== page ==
The journey to the office part 2

Posted on 17th September, 2021

The journey


I scanned my Freedom Pass over the scanner on the barriers and the gates opened – phew, I wasn’t sure if it would still work. I started hobbling to the platform. It felt like I had never been away. But, then something stopped me in my tracks. A loud speaker was blaring out from the machine next to the barrier, the place where the guard stood …’the woman in the green and orange dress and with the green rucksack’. That’s me. I panickily stopped, and my first reaction was to check if my dress was tucked in my knickers – don’t laugh, but it’s hard not to isn’t it! I looked at the guard, do I need to do anything I asked? She looked away from me and just turned the speaker down. Anxiety rose, but because the guard ignored me, I started to walk to the platform again. Paranoid and checking my back constantly with my hands – for sure my dress was all okay and there was nothing dropping out of my bag.

I walked down the steps to the platform and held tightly on to the bannister to help guide me down. I kept thinking to myself, I am going to get stopped soon by the guards, so I looked around me, scanning their movements. The train platform was quiet. I had 10 minutes to wait for a train. The waiting room was open and there was one person in there, he was wearing a mask. I made my way in, the door was wedged open, and sat opposite and away from the other human in the room. I got out my bacterial spray and sprayed my hands. The normality of all of this, the masks, the hand spray, made me feel sad. I don’t know why. Maybe that will come to the forefront of my mind one day.


The digital clock on the platform ticked away. I rose stiffly and awkwardly out of the seat, about 5 minutes before my train was due. I made my way to the usual standing point, I used to commute a lot and knew where to stand so that the doors would be in front of me when the train stopped. People were starting to appear on the platform, not magically [laughs] but you know what I mean. Masks were being put on. People were keeping their distance. I didn’t feel anxious. The train arrived and I stepped on to a nearly empty carriage. Out of force of habit, I went right. I sat in a four seater, alone. A lady sat across on the other side of the aisle, mask on, newspaper spread out in the chair in front of her. She was busy into a crossword. Anxiety decreased. And off the train chugged.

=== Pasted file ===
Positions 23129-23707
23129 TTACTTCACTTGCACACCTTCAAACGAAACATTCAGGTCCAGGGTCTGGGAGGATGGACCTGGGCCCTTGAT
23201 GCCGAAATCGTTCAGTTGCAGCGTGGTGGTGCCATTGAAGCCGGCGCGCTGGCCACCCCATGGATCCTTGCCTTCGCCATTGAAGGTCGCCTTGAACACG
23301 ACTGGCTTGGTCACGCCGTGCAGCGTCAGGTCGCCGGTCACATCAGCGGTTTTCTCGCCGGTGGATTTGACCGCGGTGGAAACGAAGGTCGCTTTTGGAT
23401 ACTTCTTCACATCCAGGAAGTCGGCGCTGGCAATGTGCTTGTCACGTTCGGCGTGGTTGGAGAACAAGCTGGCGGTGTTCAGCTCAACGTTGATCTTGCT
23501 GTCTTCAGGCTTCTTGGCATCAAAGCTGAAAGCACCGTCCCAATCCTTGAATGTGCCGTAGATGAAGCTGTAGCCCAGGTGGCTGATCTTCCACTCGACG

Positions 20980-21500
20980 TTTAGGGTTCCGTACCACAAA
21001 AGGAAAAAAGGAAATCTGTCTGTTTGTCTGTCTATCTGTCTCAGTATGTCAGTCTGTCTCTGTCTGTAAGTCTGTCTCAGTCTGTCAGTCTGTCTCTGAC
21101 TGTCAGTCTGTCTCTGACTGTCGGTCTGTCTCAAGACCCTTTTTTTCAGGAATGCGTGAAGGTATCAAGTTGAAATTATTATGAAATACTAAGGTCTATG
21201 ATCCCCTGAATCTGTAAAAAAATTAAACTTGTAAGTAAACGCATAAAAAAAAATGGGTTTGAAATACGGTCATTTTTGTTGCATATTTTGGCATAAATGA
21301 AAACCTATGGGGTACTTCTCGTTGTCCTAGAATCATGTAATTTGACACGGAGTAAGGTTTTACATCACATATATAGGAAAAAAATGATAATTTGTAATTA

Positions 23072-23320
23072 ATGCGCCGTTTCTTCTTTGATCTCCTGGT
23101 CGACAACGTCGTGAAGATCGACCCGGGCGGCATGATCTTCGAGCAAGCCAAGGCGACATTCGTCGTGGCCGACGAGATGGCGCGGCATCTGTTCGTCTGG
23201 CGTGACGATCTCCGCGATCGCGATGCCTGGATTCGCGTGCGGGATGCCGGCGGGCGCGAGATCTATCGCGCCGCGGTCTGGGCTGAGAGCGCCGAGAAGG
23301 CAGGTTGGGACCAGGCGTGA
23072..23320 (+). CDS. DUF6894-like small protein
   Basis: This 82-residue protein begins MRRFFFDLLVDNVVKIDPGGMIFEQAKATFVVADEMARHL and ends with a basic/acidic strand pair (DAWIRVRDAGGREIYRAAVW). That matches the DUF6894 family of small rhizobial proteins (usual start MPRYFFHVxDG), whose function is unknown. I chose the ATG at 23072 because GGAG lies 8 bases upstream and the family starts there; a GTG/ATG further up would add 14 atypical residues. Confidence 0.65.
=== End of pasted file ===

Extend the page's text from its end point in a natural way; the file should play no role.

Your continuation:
What can I say, the train journey was overland, and took an extra 10 minutes because we were delayed approaching a station. And, the journey wasn’t spectacular. People got on and off the train and we passed sites I had viewed many times before, well I tell a lie here, because since my last commute many towers have gone up alongside the trainline, filled with the homes of people. It was nice to see life and have a little nosey into their lives by analysing the objects on their balconies and windowsills.


We arrived at the final destination. Now, here I had a choice to make. It’s a choice that I think many of us are facing each day. We are constantly assessing our risk factor of catching COVID in everything that we do. My consultants want me to rarely use public transport, and now I had the option of getting on to the tube, for 8 minutes, to get to my final destination. So, I was facing a dilemma, remembering concerned voices from my GP and consultants about transport and having shielded for so long, did I risk getting on to a tube for a short space of time? I decided to go and see how the tubes looked, how busy they were. My walk from one platform to another was really hard, for my limbs and for my chest. Goodness me, how unfit and unwell have I become, I grumbled to myself. I got to the tube platform, my train came, it wasn’t busy, there was a place to sit for the short distance and not be next to anyone. I sat. The tube started its journey. I looked around. Lots of people without masks. Anxiety rose. I sprayed my hands. I arrived at my station and with a sigh of a relief I got off. I was exhausted. My body ached and felt heavy, and my lymphoedema legs were stiff. It was now time to get out of the station and do the short walk to the office. What would it be like in the office, we’ll soon know!




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